By one account,* Halloween originated in the Celtic festival of Samhain (pronounced sowan, rhymes with cow-an), which marked the end of the harvest season. Costumes provided protection from imagined spirits that came back to life. The people knocked on doors, asking for soul cakes to be used as gifts for the ghosts. The medieval Christian church converted October 31 into the eve of All Saints Day, a night when the poor would go to a wealthy household, offering to pray for any departed souls of the family because the chance of salvation supposedly increased with the number of prayers. The earthly reward for supplicants was food and beer from the prosperous. Carved turnips served as lanterns—a practice that shifted to pumpkins when immigrants brought the custom to the new world.
I’ve occasionally joined present-day Wiccans in their modern celebration of Samhain. I experienced a guided time of reflection, a reverent private time of contemplation for each celebrant’s own beloved decedents, a moment of retreat in which you could experience the memories and the grief.
Mexico has its “day of the dead,” a respectful celebration of the departed, a combination of indigenous and Catholic observances. In the U.S., however, death has become sanitized. Perhaps we, too, need a time of reflection.
With the exception of some Jewish practices, we no longer have the custom of family or associates preparing, viewing, or burying the body. In the U.S., after an initial call to the mortician, the survivors do paper work. Rarely do we perform our own preparations, transportation, and final burial or cremation. Regulations of some statesprovide obstacles to family participation, such as a requirement for an official permit to transport the deceased. Even an open-casket funeral offers no physical contact with the actuality of the death. Clean, yes. Emotionally cleansing, no.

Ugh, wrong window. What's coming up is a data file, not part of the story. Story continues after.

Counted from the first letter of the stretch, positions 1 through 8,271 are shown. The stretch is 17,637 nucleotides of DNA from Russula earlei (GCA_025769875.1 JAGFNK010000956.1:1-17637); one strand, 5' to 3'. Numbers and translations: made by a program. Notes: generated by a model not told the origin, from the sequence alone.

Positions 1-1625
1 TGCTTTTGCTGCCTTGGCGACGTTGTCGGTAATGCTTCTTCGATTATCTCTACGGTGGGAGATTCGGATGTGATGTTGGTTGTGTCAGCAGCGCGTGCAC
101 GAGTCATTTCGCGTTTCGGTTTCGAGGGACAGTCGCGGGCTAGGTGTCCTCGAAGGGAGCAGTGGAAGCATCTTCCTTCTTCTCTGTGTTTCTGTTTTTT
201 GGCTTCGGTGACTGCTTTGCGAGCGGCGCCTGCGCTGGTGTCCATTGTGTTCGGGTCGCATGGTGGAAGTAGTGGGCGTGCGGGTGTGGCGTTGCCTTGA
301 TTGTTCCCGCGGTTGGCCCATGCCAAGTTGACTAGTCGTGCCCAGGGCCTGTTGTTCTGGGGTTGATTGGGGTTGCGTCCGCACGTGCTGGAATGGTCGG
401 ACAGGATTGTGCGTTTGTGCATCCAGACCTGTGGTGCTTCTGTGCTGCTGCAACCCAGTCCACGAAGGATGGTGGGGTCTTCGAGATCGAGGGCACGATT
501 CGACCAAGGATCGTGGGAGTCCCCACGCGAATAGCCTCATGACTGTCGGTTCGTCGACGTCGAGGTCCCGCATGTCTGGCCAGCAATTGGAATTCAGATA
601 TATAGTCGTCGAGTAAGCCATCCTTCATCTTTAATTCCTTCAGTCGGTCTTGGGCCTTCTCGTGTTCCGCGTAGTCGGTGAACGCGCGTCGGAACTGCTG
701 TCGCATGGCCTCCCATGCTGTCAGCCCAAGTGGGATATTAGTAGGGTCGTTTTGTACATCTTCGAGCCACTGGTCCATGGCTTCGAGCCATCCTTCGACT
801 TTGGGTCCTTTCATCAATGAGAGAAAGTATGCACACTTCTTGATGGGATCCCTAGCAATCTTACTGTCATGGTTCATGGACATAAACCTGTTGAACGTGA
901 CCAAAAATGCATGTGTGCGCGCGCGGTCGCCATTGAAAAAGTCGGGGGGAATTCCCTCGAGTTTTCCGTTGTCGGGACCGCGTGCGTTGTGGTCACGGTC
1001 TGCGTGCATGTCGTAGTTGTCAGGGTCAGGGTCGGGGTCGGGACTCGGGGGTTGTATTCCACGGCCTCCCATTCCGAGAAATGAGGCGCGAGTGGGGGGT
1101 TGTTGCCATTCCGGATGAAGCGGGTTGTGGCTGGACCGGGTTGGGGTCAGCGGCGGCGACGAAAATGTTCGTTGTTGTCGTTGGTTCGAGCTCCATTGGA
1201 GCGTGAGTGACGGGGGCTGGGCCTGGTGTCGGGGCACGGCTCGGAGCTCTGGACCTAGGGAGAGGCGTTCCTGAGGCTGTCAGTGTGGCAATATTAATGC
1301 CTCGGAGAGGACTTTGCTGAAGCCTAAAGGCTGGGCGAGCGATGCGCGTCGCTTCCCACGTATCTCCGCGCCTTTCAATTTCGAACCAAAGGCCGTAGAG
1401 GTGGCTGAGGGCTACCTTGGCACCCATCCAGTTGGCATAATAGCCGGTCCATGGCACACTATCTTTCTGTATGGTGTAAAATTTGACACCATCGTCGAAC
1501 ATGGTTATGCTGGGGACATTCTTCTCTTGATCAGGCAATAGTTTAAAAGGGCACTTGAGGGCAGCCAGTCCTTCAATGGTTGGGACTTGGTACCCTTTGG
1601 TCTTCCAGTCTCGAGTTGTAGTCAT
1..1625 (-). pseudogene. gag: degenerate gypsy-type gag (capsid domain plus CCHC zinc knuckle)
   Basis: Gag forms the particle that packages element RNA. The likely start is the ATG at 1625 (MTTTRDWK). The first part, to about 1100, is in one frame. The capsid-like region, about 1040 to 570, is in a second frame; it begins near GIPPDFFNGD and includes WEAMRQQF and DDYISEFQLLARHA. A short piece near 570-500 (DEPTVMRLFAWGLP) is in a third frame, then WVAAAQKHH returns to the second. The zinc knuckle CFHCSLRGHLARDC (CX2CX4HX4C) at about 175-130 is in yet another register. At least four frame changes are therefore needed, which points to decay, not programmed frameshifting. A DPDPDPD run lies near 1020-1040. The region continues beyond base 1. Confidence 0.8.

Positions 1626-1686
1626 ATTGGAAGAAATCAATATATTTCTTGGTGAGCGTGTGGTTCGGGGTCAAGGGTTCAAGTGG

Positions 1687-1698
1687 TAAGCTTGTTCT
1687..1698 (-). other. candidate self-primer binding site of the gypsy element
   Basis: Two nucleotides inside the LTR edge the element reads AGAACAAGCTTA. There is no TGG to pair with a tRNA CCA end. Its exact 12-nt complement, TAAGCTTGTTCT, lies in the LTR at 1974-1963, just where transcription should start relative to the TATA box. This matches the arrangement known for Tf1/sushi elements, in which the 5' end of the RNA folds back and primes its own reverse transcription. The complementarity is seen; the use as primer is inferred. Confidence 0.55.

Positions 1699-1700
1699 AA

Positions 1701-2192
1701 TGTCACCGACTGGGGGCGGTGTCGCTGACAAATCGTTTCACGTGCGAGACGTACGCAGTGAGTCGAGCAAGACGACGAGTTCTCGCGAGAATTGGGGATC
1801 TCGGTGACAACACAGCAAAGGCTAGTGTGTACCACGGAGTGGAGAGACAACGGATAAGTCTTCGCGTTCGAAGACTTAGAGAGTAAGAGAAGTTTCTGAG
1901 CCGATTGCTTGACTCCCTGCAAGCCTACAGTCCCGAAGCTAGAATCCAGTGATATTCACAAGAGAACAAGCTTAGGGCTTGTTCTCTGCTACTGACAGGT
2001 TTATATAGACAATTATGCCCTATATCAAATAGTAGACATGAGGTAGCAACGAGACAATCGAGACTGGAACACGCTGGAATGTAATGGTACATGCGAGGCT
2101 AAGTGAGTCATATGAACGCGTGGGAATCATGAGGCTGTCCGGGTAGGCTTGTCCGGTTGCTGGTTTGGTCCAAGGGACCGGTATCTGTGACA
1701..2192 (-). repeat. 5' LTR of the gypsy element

Whether carrying the emotional baggage of one or several deaths, each of us might benefit from the annual observance of Samhain, with its celebration of accomplishment, review of those who died, and the recognition of mortality.
In Halloween, have we abandoned a cohesive cultural event that we still need? For “Trick or treat on main street,” parents are supposed to buy costumes for the kids while preventing any imaginative tricks. Halloween has become a programmed activity, a denial of death, and “death” has become a dirty word. We are forced to say “passed” or “departed” or some other euphemism. That’s denial, and denial is how we avoid talking about an uncomfortable topic. If you can’t talk about a thing, you are powerless regarding it. I like parties, but I suggest we also put some redeeming content back into Halloween.
The kids don’t learn much from a ghoul costume, anyway.
- * Time Magazine, November 6, 2017, p. 19.
Sorry. Due to pesky hacking (apparently Russian) through my comment mechanism for readers, I’ve had to remove the previous form that requested comments at bottom of all posts. You didn’t want to peruse 100 comments per day offering sex and drugs anyway, did you?